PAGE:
first_imgIt was a place junior Declan Sullivan crossed dozens of times performing his duties as a student videographer for the football team. It was a place the Sullivan family chose as a meeting point after Notre Dame football games. It was a place within sight of Sullivan’s fatal accident almost one year ago. Now, it is a place of memorial. About 75 people gathered Saturday afternoon before the football game against USC to dedicate a memorial to Sullivan, who died last October after a scissor lift from which he was filming football practice fell. A plaque, two benches and some trees now sit between the Guglielmino Athletics Complex and the LaBar Practice Field. Sullivan’s mother Alison addressed the group gathered to honor her son’s life. “We didn’t envision anything that could be more perfect,” Alison said. “I think if [Declan] could see this, he would be in awe. He would say, ‘Gee, this is amazing. I love this. It’s epic.’” The group chuckled at the use of the word “epic,” a word that Declan strived to embody in his life. “He always wanted to be epic, and I think he would look at this and say, ‘Indeed, it is epic,’” Alison said. University President Fr. John Jenkins led the ceremony and asked God to bless the memorial. “Lord God, we ask your blessing,” Jenkins said. “May it be a place of memory, a place of prayer, a place of consolation and a place of hope, so that all who spend time here remember Declan and be inspired by his life.” Jenkins then joined members of the Sullivan family and Vice President for Student Affairs Fr. Tom Doyle in sprinkling holy water on the memorial. Director of Athletics Jack Swarbrick also presented the Sullivan family with the flag they helped raise at the opening football game of the year, and representatives from video services gave the family a framed photomontage in the shape of the Notre Dame monogram. Inscribed on the plaque is a poem written in honor of Declan and a shamrock logo with Declan’s initials inside. Alison said both components are particularly meaningful. The poem was written by a family friend and refers to Declan’s life as “never ordinary.” Alison said Declan often quoted a line from the movie “American Beauty” when a minor character said, “There is nothing worse than being ordinary.” “That was kind of his mantra,” Alison said. “The reference in here to ordinary is something I think Dec would really get a kick out of.” Alison said Declan would also appreciate the shamrock logo. “From the time Declan was a little boy, he was enamored with shamrocks,” she said. “It’s very significant because it’s a symbol that he really liked.” Jenkins told The Observer the memorial was an opportunity to honor Declan’s memory. “The loss of Declan was a tragedy to all of us in the Notre Dame family,” he said. “This [dedication] was a chance for all of us to come together in a place dedicated to his memory, to memorialize it and to give thanks for his life.” Jenkins also expressed gratitude to the Sullivan family. “The Sullivan family, from the day Declan died to today, have been such an inspiration to all of us, and it is particularly meaningful for me to bless this place with them,” he said. “We are grateful to them for helping us work through the tragedy of Declan’s death.” Alison also thanked Jenkins and Doyle for their help with the memorial and throughout the year since her son’s accident. “I wanted to thank [Jenkins] for giving us a lot of leeway with this and really letting us do what we thought would best memorialize our son and brother,” Alison said. “And [Doyle] for really helping us every inch of the way with everything from the moment of the accident through the past year.” Megan Doyle contributed to this report.last_img read more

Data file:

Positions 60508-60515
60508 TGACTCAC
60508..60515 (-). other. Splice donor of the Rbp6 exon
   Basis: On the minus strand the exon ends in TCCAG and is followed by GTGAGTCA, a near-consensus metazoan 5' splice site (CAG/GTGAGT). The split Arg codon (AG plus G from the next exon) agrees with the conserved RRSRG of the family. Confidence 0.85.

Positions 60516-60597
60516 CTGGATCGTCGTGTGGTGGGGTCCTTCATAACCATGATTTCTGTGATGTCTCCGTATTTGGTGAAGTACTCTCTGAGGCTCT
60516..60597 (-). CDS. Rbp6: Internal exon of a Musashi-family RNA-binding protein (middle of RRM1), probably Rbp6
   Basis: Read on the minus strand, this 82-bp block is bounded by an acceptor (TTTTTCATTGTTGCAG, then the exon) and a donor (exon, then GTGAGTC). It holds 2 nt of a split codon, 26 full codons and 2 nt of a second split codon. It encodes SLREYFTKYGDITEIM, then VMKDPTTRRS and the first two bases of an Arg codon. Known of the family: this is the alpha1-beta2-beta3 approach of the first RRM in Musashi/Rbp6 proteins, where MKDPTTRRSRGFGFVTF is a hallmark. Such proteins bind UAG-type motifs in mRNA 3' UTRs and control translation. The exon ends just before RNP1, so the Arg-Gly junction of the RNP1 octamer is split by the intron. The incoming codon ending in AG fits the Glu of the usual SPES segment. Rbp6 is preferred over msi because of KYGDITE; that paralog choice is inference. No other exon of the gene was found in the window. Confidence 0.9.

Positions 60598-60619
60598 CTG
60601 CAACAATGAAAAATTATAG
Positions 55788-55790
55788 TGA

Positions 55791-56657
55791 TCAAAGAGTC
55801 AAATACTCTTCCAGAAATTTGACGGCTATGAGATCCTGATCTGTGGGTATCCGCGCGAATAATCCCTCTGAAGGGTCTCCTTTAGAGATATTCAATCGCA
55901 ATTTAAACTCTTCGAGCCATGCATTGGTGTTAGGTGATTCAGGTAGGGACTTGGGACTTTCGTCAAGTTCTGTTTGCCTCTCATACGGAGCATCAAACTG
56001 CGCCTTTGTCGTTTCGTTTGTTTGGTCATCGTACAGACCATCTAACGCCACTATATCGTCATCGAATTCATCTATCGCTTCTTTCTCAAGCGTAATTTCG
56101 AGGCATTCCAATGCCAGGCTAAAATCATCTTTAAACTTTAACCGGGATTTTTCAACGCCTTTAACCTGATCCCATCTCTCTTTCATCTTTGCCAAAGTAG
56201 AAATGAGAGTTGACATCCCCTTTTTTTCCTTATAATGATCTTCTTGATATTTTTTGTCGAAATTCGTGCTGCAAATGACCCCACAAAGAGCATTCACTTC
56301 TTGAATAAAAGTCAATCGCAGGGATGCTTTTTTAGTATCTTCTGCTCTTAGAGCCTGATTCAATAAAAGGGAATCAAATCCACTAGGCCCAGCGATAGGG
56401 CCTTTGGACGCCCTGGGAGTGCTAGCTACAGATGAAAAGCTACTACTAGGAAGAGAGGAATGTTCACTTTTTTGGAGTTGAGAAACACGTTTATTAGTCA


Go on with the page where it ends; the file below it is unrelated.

first_img “The amount of balls we put into the box, a little deflection would have suited us, but unfortunately they got it.” Ireland head into September’s double-header against Gibraltar and Georgia knowing their qualification hopes have been dealt a significant blow, but one which in Coleman’s eyes at least, is not yet fatal. He said: “We’re still two points behind Scotland, but we were very disappointed in there. But Scotland have a couple of tough games coming up, we have tough games coming up – we have just got to look at the next game. “We’ll look forward to September and try to win them. I know they are cliched answers you are getting from me, but we can’t give up on this group and I think we are still in it. “Obviously three points would have been a lot better than one. A lot of people said it was must-win, but we won’t give up hope just yet.” Asked what O’Neill’s reaction had been in the dressing room afterwards, Everton full-back Coleman said: “Like everyone else, he’s disappointed, as you can imagine, any manager’s reaction straight after that. “We were going to keep it tight and then we concede 45 seconds in, so we got a bit of a slap on the wrist for that, and rightly so. “As professional players, that shouldn’t be happening 45 seconds into the second half. We have to take that on the chin. You can do all the stuff on the training ground you want, but you can’t really let that happen so early in the second half.” Maloney’s early second-half strike cancelled out Jon Walters’ 38th-minute opener which had given Ireland a deserved lead, and frontman Daryl Murphy was unable to cap a fine individual display with the goal his efforts deserved despite being presented with a series of passable opportunities. The Republic were ultimately frustrated as a game they desperately needed to win – and probably should have won – ended all-square. Coleman said: “To have all your hard work in the first half undone very, very early in the second half is massively disappointing, and it’s hard to take. It feels like a defeat, to be honest. “Obviously it’s not a good start, conceding so early in the half – that was poor from our point of view – and then the normal reaction after conceding so early is that they are going to be on top for a little bit. “But we did ride it out a little bit and Murph had a great chance, and it would have been great to make it 2-1. Robbie [Brady] played some great balls into the box a few times and we peppered their goal, and they just got that little bit of luck that we didn’t. Press Association Coleman and his team-mates had to make do with a point from their Group D showdown with Scotland at the Aviva Stadium on Saturday evening as they were caught with a sucker punch two minutes after the restart which handed the visitors a 1-1 draw they barely deserved. To manager Martin O’Neill’s horror, Scottish midfielder Shaun Maloney, who scored the only goal in the reverse fixture in Glasgow in November, was allowed to play a one-two on the edge of the penalty area and fire home an equaliser off luckless defender John O’Shea. Seamus Coleman has admitted the Republic of Ireland must learn from their mistakes if they are to keep alive their hopes of making it to the Euro 2016 finals. last_img read more